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Seaweeds > Division Chlorophyta > Avrainvillea species
Solitary fan green seaweed
Avrainvillea erecta*
Family Udoteaceae
updated Oct 2019

Where seen? These solitary stalked green fans are sometimes seen on some of our shores, sticking out of the ground here and there. Usually in coral rubble areas.

Features: A paddle-shaped blade (4-5cm wide), usually growing alone, sometime a few near one another. The blade is flat and not ruffled, and may be divided into four or more 'wings'. The flexible blade is made up of a tangle of tiny filaments that give it a velvety texture. The blade is held up on a stiff stalk that may be buried in sand or wedged into crevices.
The stalk can be quite long (up to 10cm long), with only a short portion sticking out above the surface. Sometimes, the single blade is divided into three or four 'wings'. Usually dark green sometimes with pale or yellowish edges.

Sometimes, tiny Strawberry slugs (Costasiella sp.) are found on this seaweed.

Sometimes confused with other fan-shaped green seaweeds. Here's more on how to tell apart fan-shaped green seaweeds.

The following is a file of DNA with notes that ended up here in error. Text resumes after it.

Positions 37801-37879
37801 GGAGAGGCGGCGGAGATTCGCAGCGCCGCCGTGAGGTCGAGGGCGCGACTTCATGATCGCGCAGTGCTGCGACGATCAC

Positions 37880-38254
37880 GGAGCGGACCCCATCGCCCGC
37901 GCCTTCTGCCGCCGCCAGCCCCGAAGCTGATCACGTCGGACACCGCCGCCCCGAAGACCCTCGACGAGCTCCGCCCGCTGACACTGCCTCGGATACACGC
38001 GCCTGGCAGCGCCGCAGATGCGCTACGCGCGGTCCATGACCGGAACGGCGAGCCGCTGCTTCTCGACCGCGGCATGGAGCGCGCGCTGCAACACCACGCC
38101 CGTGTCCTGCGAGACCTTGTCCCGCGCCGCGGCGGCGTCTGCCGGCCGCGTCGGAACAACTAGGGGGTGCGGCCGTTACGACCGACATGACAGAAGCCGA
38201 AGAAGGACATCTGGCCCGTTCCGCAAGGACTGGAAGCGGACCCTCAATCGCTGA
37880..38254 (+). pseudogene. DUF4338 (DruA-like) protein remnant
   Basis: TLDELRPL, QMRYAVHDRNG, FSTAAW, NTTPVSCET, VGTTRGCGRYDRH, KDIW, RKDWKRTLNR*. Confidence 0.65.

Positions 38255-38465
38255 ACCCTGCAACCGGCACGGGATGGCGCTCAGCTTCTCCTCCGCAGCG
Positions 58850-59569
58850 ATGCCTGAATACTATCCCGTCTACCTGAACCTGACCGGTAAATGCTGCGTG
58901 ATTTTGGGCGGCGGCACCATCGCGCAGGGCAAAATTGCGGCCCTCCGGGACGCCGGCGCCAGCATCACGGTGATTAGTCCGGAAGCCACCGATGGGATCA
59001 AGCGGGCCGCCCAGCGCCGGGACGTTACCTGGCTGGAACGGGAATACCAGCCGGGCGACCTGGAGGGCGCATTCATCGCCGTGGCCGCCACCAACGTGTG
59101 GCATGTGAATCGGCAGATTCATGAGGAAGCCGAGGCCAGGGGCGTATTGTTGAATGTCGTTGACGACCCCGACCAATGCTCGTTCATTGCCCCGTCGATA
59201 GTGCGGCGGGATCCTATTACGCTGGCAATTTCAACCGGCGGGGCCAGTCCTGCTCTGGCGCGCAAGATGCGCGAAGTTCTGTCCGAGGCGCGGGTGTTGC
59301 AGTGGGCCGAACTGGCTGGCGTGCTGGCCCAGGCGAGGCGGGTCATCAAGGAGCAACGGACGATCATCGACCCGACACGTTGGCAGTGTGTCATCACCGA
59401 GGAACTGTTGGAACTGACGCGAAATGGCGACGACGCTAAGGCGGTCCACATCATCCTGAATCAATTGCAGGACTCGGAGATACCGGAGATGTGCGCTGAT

Tuas, Jun 05

Kusu Island, Jun 05

Chek Jawa, May 05

Sometimes divided into four or more 'wings'.
Pulau Sekudu, Jan 06
Strawberry slug found on the seaweed.
Tanah Merah, Dec 09

*Species are difficult to positively identify without close examination.
On this website, they are grouped by external features for convenience of display.

Solitary fan green seaweeds on Singapore shores
On wildsingapore flickr

Other sightings on Singapore shores

Beting Bemban Besar, Aug 18
Photo shared by Liz Lim on facebook.

Terumbu Pempang Tengah, Jun 20
Photo shared by Vincent Choo on facebook.

Pulau Pawai, Dec 09

Pulau Sudong, Dec 09

Pulau Berkas, May 10



  • Lee Ai Chin, Iris U. Baula, Lilibeth N. Miranda and Sin Tsai Min ; editors: Sin Tsai Min and Wang Luan Keng, A photographic guide to the marine algae of Singapore, 2015. Tropical Marine Science Institute, 201 pp.
  • Pham, M. N., H. T. W. Tan, S. Mitrovic & H. H. T. Yeo, 2011. A Checklist of the Algae of Singapore, 2nd Edition. Lee Kong Chian Natural History Museum, National University of Singapore, Singapore. 99 pp. Uploaded 1 October 2011. [PDF, 1.58 MB].
  • Lim, S., P. Ng, L. Tan, & W. Y. Chin, 1994. Rhythm of the Sea: The Life and Times of Labrador Beach. Division of Biology, School of Science, Nanyang Technological University & Department of Zoology, the National University of Singapore. 160 pp.
  • Calumpong, H. P. & Menez, E. G., 1997.Field Guide to the Common Mangroves, Seagrasses and Algae of the Philippines. Bookmark, Inc., the Philippines. 197 pp.
  • Trono, Gavino. C. Jr., 1997. Field Guide and Atlas of the Seaweed Resources of the Philippines.. Bookmark, Inc., the Philippines. 306 pp.
  • Hillson, C. J. 1982. Seaweeds: A Color-Coded, Illustrated Guide to Common Marine Plants of the East Coast of the United States Keystone Books. 194pp.
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